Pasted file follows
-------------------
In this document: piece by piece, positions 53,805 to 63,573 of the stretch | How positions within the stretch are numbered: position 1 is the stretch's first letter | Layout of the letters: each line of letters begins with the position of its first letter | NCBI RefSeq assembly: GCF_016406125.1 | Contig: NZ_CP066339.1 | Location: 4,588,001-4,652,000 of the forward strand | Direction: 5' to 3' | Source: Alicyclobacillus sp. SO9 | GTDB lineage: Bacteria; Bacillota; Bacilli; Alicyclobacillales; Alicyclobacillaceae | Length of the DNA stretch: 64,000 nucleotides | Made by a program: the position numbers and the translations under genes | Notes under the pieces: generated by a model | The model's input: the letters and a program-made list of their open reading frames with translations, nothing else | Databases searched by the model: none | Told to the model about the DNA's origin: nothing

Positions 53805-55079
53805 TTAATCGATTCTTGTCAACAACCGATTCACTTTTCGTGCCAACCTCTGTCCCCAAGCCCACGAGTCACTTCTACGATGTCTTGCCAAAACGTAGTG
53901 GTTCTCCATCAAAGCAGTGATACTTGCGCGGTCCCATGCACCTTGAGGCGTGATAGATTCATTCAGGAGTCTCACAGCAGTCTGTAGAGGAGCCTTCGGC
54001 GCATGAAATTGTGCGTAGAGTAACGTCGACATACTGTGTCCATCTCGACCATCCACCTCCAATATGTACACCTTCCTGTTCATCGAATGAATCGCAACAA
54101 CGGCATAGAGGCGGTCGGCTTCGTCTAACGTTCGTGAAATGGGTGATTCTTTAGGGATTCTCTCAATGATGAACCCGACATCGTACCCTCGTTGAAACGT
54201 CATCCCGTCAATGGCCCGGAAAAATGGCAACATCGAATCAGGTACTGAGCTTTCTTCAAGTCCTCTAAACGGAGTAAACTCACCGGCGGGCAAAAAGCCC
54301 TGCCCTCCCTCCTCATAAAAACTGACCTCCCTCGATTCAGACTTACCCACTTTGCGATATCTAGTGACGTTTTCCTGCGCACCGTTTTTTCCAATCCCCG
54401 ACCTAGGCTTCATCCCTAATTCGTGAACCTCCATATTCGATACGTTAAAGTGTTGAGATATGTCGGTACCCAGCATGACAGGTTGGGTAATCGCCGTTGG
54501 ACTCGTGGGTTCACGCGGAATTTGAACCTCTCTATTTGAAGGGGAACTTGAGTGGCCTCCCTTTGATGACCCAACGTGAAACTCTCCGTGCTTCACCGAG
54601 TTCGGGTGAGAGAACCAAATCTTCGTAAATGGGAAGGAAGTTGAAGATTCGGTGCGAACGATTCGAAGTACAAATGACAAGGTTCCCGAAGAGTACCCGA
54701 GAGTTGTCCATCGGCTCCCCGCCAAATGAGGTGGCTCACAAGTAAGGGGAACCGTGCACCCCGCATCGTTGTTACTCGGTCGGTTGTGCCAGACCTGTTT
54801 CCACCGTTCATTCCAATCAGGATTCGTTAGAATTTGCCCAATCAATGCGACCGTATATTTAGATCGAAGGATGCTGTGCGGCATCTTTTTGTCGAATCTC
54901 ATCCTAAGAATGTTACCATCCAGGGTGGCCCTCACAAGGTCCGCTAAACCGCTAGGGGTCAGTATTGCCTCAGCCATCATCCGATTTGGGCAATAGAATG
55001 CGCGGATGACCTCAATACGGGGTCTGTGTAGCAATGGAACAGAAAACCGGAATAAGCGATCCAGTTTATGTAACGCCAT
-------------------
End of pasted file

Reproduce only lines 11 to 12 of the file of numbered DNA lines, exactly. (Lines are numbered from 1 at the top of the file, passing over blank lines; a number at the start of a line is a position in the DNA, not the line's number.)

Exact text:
54601 TTCGGGTGAGAGAACCAAATCTTCGTAAATGGGAAGGAAGTTGAAGATTCGGTGCGAACGATTCGAAGTACAAATGACAAGGTTCCCGAAGAGTACCCGA
54701 GAGTTGTCCATCGGCTCCCCGCCAAATGAGGTGGCTCACAAGTAAGGGGAACCGTGCACCCCGCATCGTTGTTACTCGGTCGGTTGTGCCAGACCTGTTT